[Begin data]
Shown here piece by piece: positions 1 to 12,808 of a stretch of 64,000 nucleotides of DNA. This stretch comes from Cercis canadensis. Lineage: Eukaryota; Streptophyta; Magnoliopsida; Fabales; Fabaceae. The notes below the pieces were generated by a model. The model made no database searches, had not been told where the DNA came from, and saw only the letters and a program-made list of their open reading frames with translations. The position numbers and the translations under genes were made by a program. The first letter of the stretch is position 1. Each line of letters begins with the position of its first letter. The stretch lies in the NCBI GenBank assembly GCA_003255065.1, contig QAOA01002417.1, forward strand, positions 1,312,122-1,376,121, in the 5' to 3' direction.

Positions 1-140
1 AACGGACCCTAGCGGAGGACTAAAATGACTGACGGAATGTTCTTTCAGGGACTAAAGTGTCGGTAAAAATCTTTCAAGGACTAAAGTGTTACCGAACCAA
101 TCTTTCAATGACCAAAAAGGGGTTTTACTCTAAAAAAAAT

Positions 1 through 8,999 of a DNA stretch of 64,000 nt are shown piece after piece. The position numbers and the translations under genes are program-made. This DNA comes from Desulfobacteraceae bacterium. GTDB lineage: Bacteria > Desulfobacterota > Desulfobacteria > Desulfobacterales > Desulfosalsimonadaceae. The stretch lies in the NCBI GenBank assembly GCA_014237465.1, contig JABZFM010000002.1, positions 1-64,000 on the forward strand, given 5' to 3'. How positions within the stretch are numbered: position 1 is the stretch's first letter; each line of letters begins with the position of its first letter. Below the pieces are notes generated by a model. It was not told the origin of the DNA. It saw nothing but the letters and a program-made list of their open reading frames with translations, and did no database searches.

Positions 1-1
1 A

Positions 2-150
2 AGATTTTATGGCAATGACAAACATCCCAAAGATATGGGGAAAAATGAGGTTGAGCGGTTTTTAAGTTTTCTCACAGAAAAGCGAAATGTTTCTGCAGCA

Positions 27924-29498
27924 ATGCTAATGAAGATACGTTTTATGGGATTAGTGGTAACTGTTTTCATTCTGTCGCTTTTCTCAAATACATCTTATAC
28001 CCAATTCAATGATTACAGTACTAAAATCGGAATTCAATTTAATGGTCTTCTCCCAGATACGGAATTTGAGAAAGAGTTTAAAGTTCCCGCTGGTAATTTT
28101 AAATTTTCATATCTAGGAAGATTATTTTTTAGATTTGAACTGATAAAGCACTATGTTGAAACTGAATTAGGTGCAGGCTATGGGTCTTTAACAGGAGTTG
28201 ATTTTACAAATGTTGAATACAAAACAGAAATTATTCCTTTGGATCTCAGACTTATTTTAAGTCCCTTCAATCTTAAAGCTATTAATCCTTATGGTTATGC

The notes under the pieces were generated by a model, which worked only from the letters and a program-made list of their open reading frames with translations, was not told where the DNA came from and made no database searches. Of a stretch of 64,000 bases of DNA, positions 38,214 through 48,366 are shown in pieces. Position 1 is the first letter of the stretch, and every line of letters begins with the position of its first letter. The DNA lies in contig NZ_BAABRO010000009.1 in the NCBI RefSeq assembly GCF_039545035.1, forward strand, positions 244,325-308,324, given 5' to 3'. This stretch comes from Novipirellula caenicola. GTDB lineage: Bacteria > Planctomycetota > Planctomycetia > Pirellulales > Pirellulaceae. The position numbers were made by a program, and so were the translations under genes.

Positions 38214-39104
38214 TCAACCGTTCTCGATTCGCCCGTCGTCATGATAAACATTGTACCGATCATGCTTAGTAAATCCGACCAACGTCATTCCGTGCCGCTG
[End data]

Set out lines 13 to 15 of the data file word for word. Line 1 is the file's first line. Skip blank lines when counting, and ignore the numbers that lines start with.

28101 AAATTTTCATATCTAGGAAGATTATTTTTTAGATTTGAACTGATAAAGCACTATGTTGAAACTGAATTAGGTGCAGGCTATGGGTCTTTAACAGGAGTTG
28201 ATTTTACAAATGTTGAATACAAAACAGAAATTATTCCTTTGGATCTCAGACTTATTTTAAGTCCCTTCAATCTTAAAGCTATTAATCCTTATGGTTATGC

The notes under the pieces were generated by a model, which worked only from the letters and a program-made list of their open reading frames with translations, was not told where the DNA came from and made no database searches. Of a stretch of 64,000 bases of DNA, positions 38,214 through 48,366 are shown in pieces. Position 1 is the first letter of the stretch, and every line of letters begins with the position of its first letter. The DNA lies in contig NZ_BAABRO010000009.1 in the NCBI RefSeq assembly GCF_039545035.1, forward strand, positions 244,325-308,324, given 5' to 3'. This stretch comes from Novipirellula caenicola. GTDB lineage: Bacteria > Planctomycetota > Planctomycetia > Pirellulales > Pirellulaceae. The position numbers were made by a program, and so were the translations under genes.